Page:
In 1995, when Mayor Rudy Giuliani famously barred Yassir Arafat from a City-sponsored Lincoln Center concert for world leaders, the Mayor was rebuked by the State Department and denounced by the left and the Oslo juggernaut. Although it was plain to the Mayor and to some of the rest of us that Arafat was simply an unrepentant terrorist, his comic opera-like pretensions to statesmanship played well to a largely servile world. But that was then. Given the evidence mounting daily of Arafat's systemic duplicity and complicity in the terrorist targeting of innocent civilians, it would hardly be expected that a similar bold stroke would today trigger the same negative reaction.
Yet sad to say, Republican Mayoral aspirant Michael Bloomberg actually chided the Mayor over the incident in an interview the other day. Here is part of what he said:
“We want to have the United Nations here, we want all those missions here that bring an enormous amount to this city in terms of monies and credibility to this city. With that come some people you don't particularly like or even hate, but you can't have it both ways. If you are going to be a city open to everybody, then you have to let everybody in.”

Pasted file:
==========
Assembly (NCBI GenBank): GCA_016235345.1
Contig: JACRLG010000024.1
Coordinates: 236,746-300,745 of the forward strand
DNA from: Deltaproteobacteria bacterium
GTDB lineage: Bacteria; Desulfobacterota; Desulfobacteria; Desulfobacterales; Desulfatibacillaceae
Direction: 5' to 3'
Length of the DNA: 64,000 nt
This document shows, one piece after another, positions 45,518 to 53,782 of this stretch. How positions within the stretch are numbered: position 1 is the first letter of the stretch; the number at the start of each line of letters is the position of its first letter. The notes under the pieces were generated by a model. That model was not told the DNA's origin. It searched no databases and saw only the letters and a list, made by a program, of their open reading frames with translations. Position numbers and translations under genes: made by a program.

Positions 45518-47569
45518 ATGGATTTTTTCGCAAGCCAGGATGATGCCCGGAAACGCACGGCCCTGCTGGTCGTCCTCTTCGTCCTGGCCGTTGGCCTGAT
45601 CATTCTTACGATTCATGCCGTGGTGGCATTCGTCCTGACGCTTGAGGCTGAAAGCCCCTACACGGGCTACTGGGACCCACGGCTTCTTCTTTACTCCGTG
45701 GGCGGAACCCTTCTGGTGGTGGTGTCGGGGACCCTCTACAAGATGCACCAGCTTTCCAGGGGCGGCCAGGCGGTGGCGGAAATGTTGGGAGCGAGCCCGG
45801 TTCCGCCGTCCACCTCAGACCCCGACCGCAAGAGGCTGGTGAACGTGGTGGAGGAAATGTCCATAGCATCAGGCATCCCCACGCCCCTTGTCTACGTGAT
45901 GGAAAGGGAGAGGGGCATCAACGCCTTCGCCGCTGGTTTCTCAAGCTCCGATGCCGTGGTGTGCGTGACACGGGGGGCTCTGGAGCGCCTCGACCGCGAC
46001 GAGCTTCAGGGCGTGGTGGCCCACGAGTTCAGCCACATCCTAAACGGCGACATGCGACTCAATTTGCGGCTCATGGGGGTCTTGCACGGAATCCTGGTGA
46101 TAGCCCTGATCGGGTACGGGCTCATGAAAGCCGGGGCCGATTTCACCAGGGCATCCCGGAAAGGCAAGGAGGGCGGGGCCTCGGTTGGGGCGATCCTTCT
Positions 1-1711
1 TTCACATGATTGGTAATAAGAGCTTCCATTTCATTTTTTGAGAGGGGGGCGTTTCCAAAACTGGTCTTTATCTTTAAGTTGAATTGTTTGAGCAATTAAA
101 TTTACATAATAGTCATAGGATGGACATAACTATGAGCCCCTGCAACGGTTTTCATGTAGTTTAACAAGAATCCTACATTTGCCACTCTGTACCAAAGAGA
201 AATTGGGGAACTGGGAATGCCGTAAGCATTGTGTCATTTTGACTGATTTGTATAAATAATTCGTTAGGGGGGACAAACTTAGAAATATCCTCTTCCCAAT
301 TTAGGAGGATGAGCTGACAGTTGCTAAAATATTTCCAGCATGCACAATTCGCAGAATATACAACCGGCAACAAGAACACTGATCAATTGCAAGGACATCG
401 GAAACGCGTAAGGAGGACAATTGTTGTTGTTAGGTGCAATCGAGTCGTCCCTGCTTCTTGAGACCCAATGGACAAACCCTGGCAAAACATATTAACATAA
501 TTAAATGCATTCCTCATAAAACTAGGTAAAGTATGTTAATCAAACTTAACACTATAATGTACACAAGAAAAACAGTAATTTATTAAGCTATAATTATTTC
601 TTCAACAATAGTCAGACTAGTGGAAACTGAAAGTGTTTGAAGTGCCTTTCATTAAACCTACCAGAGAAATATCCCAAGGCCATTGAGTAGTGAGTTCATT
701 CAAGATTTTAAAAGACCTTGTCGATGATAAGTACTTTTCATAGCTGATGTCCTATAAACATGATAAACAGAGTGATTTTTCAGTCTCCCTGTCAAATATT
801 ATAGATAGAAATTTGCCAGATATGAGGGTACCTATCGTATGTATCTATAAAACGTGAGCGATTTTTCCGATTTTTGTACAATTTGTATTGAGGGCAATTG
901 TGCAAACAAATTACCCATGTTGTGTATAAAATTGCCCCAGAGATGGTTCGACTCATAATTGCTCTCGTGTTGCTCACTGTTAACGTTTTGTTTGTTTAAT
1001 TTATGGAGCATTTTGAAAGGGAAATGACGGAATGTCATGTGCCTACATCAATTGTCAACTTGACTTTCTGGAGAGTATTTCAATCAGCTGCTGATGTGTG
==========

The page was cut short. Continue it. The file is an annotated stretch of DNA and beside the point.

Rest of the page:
We have no doubt that Mr. Bloomberg would entertain exceptions to his rule. And one does not have to go back in history to a time when such arch villains as Adolf Hitler and Benito Mussolini enjoyed some support in the international community before they waged war on the world. Should the Mayor of the City of New York be disabled from refusing to honor Saddam Hussein or Muammar Khadaffi? Or the President of the Sudan, a country which enslaves blacks?
So it is disturbing that the man who would be Mayor just does not think that someone who views Jewish lives as political fodder and aims his guns at Jewish children has met the standard for objectionability ? and that is important for New Yorkers to know.Editorial Board
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